Appeals hearing renders same verdict
Sep 25, 2013 | 971 views | 0 0 comments | 70 70 recommendations | email to a friend | print
KAPLAN - A Kaplan Civil Service appeals hearing requested by the former director ended with the board rendering the same verdict....a unanimous vote for termination.

Callie Abshire, who was the Kaplan Civil Service director for the past 15 years had requested the appeals hearing after the board terminated her last month.

The termination charges against her included failing to perform her duties on a factual basis, a deliberate act of omission, omission contrary to public interest and insubordination.

Along with board members Jan Mayard, John C. Francis, Mike Kloesel, Marlene Dronet, and Jeremy Marceaux, in attendance were Ike Funderburke, attorney for the Civil Service Board, and Daniel Landry, attorney for Abshire.

Abshire had requested the appeals be held in public fashion, rather than in executive session.

The meeting opened with Funderburke introducing evidence supporting all charges brought against Abshire.

While Landry questioned the entire board, his main focus was on an alleged letter signed by the Mayor Kirk Champagne adressing her as ‘Queen Callie’ in the heading.

The content of the letter concerned the transfer of a city worker to another position.

Landry stated the former director never had any problems with prior administration, making the letter in question the reason for hostility between Abshire and current administration.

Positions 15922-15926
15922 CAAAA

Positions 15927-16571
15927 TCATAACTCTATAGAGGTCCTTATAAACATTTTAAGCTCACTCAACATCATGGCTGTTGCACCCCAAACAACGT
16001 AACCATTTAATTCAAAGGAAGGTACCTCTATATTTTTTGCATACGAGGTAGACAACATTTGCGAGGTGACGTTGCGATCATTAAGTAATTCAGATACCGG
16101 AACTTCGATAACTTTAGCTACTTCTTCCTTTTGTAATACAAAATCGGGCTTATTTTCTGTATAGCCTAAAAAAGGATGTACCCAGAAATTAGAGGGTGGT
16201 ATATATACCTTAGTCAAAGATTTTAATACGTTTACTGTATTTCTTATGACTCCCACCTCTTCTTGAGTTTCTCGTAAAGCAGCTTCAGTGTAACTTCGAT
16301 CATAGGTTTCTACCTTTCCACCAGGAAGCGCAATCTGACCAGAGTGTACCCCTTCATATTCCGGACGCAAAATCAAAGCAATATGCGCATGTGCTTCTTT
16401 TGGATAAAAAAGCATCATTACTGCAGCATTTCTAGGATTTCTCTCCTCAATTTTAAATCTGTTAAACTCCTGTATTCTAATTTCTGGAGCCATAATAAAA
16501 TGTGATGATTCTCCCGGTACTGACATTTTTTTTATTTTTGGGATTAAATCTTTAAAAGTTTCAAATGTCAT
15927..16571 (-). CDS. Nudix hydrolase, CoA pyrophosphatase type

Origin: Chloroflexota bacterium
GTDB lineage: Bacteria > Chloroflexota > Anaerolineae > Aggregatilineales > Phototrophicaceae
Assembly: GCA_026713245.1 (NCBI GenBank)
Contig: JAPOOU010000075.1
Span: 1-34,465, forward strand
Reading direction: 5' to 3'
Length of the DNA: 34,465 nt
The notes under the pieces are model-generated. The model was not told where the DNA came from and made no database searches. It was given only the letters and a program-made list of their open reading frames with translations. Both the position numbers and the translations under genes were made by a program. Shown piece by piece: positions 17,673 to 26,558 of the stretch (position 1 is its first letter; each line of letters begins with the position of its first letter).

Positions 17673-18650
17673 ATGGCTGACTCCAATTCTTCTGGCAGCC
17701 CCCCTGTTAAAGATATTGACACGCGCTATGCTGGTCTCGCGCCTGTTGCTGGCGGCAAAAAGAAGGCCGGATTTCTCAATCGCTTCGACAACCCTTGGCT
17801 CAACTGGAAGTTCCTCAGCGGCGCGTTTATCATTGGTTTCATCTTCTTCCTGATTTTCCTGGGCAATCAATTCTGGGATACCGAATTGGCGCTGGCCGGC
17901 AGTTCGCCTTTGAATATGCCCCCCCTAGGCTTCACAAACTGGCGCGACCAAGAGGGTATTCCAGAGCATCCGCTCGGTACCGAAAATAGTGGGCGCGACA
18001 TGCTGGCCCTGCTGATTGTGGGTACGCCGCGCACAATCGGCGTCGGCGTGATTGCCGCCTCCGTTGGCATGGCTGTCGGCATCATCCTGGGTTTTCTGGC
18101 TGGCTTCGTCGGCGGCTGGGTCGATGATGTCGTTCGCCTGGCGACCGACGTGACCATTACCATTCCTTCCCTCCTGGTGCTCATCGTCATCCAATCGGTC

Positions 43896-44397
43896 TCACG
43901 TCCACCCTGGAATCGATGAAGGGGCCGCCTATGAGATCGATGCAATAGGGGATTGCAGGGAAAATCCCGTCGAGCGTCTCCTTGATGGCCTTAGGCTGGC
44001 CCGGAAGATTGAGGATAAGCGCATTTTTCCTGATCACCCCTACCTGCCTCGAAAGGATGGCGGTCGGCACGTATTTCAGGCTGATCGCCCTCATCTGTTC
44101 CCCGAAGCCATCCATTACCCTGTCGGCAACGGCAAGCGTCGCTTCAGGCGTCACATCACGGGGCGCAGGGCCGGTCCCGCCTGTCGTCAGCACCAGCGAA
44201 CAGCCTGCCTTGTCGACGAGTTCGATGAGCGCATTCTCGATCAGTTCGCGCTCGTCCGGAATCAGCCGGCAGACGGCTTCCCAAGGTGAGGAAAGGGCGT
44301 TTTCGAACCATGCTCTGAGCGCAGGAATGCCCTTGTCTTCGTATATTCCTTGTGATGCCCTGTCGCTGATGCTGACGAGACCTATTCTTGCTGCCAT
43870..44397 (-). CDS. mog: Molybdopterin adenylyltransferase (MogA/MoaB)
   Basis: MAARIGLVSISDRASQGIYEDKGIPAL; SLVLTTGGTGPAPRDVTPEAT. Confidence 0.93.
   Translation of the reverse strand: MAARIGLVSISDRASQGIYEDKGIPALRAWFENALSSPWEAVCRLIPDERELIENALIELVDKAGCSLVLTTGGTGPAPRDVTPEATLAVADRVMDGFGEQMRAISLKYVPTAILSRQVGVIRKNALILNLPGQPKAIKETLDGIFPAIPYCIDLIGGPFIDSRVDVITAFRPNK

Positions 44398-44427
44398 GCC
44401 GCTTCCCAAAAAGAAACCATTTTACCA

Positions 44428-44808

Funderburke countered with a document showing information on Abshire’s computer of how changes had been made to an original document, referring to the possibility of Abshire writing and printing the original letter for the employee, putting it in his file, then rewriting the letter and changing the heading to ‘Queen Callie’.

When Abshire was questioned by Funderburke as to how this letter was delivered, when it was delivered, and who delivered it, the former director answered, “I don’t remember”.

Abshire also stated other people had access to her computer.

At the end of the hearing, Funderburke once again asked the board if they had enough evidence to maintain their original decision.

All five remained steadfast in their vote for termination.
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